In 1968 Waldo County residents signed a petition against gun control legislation being proposed at the time. In 1990 students at Belfast Area High School staged a sit-in after then-principal Ron Gleason stepped up enforcement of the school’s rules. And in the early 2000s people gathered during several protests in opposition to the war in Iraq.

People have gathered in the city for Earth Day, to protest the Gulf War and the Vietnam War, and to make their voices heard on other local and national issues.

Now the city is host to various gatherings for or against a proposed fish farm, Black Lives Matter, mask mandates and other issues. Many of these groups can be seen demonstrating weekly.

Meredith Bruskin, who moved to the Belfast area in the early ’80s, shortly thereafter became active in the AIDS movement, she said. She and other community members started the Waldo County AIDS Coalition. Since then she has participated in countless gatherings and protests in the city.

Resistance Corner, the corner of High and Main streets, became a frequent spot for protesters in the early 2000s, she said. She and others joined the Women In Black movement, which was started by Israeli women protesting Israel's presence in the West Bank and Gaza Strip.

Cathy Mink moved to the area in 1998 to retire, but a couple of years later found herself compelled to speak out against military action in Iraq, she said. “I’m a person who cares about what happens in the country, in the civic life of where we live,” she said.

The first gathering she attended in Belfast was one of the Women In Black gatherings, she said. At that time it was just a small group of women dressed in black.

The gatherings started as a silent peace vigil mourning victims of war and terrorism. Then in 2001 it became a weekly Sunday vigil organized by the Peace and Justice group in Waldo County, Bruskin said. They were protesting the United States’ response to 9/11, which they believed was moving toward endless war.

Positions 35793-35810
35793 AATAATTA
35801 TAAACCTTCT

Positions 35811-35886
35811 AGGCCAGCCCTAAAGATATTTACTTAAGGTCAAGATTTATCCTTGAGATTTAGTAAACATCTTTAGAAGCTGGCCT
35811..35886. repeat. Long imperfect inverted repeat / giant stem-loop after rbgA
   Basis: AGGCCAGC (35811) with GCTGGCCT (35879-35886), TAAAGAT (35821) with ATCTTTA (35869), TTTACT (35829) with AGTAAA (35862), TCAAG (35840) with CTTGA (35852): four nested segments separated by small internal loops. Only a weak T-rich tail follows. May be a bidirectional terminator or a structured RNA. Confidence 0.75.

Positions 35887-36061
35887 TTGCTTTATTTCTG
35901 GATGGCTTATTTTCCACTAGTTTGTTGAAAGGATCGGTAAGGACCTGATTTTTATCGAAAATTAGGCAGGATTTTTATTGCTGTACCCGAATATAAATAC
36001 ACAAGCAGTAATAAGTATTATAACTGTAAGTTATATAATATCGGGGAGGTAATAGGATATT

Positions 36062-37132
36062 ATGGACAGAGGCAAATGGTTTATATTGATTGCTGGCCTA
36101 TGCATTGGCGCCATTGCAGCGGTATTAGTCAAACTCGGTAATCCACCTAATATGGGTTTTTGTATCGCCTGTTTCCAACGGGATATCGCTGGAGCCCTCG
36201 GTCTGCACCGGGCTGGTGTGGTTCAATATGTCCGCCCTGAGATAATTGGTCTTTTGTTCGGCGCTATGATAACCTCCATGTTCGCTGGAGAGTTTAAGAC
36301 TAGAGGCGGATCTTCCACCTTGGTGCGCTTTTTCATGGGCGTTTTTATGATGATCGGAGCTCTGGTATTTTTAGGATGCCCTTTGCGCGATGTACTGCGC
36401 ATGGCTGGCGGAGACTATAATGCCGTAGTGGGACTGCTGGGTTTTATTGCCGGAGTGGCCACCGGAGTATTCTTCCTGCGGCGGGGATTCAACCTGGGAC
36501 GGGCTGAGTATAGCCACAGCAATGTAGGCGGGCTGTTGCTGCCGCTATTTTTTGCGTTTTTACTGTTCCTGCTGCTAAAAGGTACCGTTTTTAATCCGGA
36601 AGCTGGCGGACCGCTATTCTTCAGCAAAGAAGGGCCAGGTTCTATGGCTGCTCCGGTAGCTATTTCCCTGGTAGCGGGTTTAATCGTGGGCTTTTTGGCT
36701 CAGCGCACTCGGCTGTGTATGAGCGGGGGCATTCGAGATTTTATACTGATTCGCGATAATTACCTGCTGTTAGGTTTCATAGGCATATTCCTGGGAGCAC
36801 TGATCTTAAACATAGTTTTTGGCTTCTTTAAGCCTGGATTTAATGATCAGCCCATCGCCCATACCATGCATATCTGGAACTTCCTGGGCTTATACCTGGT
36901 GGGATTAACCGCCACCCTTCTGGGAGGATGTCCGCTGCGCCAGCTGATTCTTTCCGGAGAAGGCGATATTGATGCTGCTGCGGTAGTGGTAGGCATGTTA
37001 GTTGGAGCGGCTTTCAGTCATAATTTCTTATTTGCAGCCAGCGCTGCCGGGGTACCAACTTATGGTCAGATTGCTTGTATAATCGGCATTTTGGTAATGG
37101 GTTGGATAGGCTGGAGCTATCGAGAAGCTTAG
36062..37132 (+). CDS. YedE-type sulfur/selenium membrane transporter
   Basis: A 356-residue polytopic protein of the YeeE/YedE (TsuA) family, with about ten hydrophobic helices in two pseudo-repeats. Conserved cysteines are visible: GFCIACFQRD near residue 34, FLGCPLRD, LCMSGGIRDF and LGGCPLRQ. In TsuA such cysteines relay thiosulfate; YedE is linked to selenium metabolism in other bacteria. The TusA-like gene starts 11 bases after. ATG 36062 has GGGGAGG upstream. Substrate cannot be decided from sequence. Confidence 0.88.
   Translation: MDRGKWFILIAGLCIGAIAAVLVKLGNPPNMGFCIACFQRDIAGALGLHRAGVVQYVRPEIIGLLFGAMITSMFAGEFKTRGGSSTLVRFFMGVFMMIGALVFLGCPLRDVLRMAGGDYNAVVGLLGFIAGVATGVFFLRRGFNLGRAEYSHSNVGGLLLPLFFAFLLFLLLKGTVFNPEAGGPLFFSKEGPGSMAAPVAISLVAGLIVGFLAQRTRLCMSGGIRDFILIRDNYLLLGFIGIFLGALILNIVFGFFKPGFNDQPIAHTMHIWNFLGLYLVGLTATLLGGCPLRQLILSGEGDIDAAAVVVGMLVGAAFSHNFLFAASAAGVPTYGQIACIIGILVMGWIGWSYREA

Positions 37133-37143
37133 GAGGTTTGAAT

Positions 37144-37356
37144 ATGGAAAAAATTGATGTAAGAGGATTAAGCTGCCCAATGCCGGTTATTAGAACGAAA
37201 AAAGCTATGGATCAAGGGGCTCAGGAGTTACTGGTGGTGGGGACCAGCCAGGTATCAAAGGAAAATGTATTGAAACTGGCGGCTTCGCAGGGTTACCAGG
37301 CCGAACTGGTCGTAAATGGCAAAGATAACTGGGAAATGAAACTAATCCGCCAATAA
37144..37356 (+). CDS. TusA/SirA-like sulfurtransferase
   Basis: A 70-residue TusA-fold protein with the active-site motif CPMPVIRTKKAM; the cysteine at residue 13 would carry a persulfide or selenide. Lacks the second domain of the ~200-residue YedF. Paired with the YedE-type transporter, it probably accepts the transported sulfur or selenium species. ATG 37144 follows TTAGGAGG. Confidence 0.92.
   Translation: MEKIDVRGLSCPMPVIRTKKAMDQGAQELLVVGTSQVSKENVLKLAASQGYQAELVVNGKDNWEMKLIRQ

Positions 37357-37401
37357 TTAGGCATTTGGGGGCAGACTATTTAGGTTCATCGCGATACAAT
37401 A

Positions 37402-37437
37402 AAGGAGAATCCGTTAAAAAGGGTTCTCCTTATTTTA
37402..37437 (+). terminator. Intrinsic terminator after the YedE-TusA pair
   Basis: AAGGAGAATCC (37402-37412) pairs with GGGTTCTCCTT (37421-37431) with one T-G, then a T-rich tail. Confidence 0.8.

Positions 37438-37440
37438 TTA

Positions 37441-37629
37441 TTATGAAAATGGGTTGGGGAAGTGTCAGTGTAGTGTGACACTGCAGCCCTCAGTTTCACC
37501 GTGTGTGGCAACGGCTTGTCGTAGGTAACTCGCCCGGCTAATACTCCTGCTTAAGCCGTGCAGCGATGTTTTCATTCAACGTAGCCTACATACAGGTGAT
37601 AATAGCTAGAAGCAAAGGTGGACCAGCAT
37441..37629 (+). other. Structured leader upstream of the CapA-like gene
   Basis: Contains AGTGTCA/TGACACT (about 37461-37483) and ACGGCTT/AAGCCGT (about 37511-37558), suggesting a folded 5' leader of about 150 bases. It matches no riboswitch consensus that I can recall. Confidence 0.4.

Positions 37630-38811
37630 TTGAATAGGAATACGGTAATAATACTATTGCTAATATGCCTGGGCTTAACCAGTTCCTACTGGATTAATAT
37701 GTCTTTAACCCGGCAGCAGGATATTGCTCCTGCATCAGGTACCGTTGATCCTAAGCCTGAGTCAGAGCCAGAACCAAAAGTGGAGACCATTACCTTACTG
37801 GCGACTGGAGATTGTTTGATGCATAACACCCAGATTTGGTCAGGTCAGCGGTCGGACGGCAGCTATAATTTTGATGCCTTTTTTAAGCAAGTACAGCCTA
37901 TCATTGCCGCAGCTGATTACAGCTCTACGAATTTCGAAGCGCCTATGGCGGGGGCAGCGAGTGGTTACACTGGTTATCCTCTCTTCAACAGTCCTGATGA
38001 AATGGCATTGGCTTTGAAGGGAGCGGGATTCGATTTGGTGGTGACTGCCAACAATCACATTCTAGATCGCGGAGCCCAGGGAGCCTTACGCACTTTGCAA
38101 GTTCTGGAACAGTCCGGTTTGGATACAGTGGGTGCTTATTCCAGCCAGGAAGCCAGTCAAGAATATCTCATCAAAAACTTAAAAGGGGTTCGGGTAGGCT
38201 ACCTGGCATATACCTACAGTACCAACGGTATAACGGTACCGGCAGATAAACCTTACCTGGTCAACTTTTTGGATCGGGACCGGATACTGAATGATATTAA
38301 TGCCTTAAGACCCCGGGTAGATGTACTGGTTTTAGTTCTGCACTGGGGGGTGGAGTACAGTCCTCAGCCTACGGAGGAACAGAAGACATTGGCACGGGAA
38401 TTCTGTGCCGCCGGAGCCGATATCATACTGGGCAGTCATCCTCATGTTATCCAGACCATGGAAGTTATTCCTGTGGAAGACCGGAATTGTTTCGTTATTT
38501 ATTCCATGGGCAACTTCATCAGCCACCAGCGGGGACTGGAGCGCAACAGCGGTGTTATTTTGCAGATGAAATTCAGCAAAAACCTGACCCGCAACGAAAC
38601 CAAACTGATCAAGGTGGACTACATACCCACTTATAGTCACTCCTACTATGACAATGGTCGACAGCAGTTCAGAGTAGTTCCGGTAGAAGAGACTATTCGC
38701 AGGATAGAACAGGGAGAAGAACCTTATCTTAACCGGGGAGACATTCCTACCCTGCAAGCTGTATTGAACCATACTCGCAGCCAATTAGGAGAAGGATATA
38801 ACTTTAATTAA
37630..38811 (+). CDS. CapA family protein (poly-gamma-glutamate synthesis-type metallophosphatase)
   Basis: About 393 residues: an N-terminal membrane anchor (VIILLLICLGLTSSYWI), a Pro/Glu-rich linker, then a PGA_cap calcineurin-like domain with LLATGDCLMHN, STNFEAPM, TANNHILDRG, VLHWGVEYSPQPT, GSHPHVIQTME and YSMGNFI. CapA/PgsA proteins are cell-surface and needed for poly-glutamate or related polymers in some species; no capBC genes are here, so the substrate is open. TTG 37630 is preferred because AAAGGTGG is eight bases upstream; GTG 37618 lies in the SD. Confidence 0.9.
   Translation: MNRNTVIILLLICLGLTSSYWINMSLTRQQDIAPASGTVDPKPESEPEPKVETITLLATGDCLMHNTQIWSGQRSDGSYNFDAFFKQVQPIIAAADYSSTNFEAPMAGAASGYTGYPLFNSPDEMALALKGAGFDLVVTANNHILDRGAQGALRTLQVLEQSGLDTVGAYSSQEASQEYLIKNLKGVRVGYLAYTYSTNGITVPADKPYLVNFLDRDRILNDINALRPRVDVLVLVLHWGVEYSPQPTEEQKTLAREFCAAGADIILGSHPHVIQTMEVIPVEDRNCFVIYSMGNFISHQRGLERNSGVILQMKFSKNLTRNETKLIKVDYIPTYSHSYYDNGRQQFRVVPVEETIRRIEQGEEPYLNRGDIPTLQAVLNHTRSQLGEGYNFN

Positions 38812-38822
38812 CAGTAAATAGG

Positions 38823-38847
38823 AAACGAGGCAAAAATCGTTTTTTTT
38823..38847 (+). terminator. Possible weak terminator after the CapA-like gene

“Standing against the war in Iraq with millions and millions of people around the world, we were there on the corner and we had a die-in, and I think that was the only time there was nonviolent direct action,” she said.

Three people were arrested during the die-in, where protesters lie down to simulate death, for refusing to get off the crosswalks. The demonstration was an attempt to educate the public and raise awareness, she said.

Counter-protesters gathered peacefully on the other corner with signs and flags in support of the war, but there was no feeling of tension between the groups, Mink said.

“Tempers are always there when people are passionate about issues, so I won't say there hasn't always been passion,” she said. “But it’s different to me now; it’s much more aggressive.”

Rising tensions

Since 2014, when 17-year-old Trayvon Martin was killed by Florida neighborhood watch volunteer George Zimmerman, Bruskin and other Peace and Justice group members have been gathering frequently downtown to protest violence against Black people.

They recently moved their gatherings to Post Office Square after a confrontation with a group protesting state coronavirus mandates, she said.

“That energy of confrontation to me is new here in Belfast and in other places,” she said. It is a reflection of how people are reacting in protests she has attended nationally over the last few years.

Mink said protesters did not shout, scream or use bullhorns when she first started attending gatherings, behavior that has been observed at protests over the last year.

Bruskin said she is not on Facebook because it is not a place where meaningful dialogue can be achieved, and efforts to find middle ground between opposing groups are hampered right now because of the coronavirus, so she does not know how to mend the tension.

It is difficult to get people in one place at the same time to talk through these issues during a pandemic where you cannot ask people to gather, she said. “There is a longstanding tradition, I think a proud tradition, in Belfast of people speaking out. I don’t think until now it’s been seen as a problem,” Bruskin said.